I finished "Blue Like Jazz" by Donald Miller just moments ago. Now, I'm not much for book reviews... I haven't written one since highschool and don't have witty words to convey the over all message of the thing. But I can give a short opinion, for the sake of posting and sharing a little bit of my thoughts on the book.
Honestly, I wanted to see what all of the hype was about. I remember hearing about this book in 2005 but being a non-reader at the time I didn't care to pick it up. I thought it would be some sort of life changing oracle by the sound of the buzz floating around. But Donald Miller seems to me to be a normal guy who by some magic of language can put on paper the collective thoughts of people walking the journey of life in search for Jesus. He mentions God a bit but it seems to me that he is in search of a friend whose name was a mystery and his face was not known to him. - I cannot speak for the general public or even for my friends but it seems like Mr. Miller gives voice to the struggle to find Jesus and true spirituality, which is different than Christianity according to him.
He talks several times about the difference between Christianity and spirituality and that churches frustrate him because of their politics and false love. I found myself agreeing with his thoughts which is what makes me think that he gives this voice to those searching for the true Jesus who calls us to love one another no matter what.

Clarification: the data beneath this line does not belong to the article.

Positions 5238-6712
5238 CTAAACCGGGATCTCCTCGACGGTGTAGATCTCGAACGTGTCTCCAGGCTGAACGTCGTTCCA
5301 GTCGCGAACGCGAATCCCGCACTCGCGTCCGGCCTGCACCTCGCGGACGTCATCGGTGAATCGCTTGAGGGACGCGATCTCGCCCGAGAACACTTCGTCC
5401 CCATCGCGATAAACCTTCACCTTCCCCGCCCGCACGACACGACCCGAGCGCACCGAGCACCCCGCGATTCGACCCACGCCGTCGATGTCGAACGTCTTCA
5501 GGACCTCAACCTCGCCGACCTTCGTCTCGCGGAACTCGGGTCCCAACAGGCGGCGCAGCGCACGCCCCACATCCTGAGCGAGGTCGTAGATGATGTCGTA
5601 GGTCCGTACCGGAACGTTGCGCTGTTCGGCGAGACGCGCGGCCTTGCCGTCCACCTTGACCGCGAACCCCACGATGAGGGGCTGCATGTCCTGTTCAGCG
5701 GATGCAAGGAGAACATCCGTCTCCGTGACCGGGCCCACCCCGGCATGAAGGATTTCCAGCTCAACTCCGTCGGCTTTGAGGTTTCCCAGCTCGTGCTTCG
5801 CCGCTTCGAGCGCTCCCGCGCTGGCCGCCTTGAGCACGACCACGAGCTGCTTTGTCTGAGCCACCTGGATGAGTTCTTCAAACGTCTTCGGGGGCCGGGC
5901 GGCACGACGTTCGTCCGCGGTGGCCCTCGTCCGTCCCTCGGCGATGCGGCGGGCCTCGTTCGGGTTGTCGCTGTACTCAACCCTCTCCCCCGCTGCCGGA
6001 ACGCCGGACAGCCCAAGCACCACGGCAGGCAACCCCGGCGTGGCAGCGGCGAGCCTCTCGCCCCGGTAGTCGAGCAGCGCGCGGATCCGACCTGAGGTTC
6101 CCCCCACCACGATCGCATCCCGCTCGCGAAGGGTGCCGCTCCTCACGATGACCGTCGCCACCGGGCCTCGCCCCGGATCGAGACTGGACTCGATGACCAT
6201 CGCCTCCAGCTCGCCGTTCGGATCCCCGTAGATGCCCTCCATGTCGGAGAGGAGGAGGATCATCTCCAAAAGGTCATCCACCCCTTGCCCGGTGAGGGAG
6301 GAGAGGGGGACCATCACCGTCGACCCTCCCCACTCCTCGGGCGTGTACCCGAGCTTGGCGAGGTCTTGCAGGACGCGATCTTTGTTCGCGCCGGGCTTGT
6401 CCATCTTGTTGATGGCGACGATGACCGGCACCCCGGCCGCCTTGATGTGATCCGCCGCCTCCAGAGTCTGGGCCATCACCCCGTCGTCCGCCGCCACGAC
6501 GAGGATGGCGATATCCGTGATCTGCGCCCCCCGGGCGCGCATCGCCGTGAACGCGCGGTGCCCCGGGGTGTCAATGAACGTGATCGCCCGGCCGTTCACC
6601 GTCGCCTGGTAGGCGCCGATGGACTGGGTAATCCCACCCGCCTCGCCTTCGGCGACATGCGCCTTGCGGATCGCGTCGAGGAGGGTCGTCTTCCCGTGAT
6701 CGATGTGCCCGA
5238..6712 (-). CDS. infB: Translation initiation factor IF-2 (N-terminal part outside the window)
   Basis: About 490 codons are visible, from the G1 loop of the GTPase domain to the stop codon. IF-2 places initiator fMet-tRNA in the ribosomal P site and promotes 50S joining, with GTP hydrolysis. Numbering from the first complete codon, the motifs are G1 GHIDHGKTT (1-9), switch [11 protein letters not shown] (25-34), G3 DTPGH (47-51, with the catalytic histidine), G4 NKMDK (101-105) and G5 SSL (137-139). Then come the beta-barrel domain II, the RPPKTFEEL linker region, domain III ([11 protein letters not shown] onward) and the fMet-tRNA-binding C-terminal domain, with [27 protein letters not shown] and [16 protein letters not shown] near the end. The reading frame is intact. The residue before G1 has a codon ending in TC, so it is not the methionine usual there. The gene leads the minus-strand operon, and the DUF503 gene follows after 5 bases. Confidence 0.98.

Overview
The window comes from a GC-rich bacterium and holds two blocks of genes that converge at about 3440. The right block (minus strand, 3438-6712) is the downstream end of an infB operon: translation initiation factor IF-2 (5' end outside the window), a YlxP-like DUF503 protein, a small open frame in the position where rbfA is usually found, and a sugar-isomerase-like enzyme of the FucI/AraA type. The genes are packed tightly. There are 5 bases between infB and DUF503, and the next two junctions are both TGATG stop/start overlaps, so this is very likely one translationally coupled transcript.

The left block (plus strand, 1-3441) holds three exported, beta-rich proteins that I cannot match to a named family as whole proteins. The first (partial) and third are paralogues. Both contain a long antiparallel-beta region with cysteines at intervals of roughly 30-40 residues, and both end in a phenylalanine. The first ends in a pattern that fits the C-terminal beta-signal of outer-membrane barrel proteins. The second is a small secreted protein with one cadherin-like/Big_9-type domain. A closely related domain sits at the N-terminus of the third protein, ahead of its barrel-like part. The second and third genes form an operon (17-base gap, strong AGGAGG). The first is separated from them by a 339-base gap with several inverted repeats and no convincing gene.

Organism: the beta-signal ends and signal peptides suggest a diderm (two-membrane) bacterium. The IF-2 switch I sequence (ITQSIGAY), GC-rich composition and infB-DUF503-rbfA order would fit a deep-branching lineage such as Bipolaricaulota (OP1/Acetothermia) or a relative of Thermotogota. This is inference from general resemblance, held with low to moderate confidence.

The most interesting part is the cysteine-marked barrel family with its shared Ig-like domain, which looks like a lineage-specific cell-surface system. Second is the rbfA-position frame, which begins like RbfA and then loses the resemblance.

I was also struck at the end of the book by his realization about loving himself. Love your neighbor as yourself was a profound thought to him in understanding that he wouldn't say the things to his neighbor that he says to himself. This thought got me to ponder how I treat myself. And of course I read this at a time when I feel especially vulnerable spiritually.
One other thing that I kept thinking about was the fact that his provocative statements about Christianity and spirituality are rather bold. I don't buy into some of the things he said, though I couldn't quote them now, but other things I found myself secretly agreeing with. I think that is because of the traditional manner of Christianity from my childhood that I didn't really buy into either but didn't have the guts to challenge and don't know if I do now. ~ At any rate, I find myself grateful that I have a minister for a friend who I can say confidently speaks boldly in truth whether I am listening to him on Sunday or in conversation over dinner between our families.
There's my two cents.
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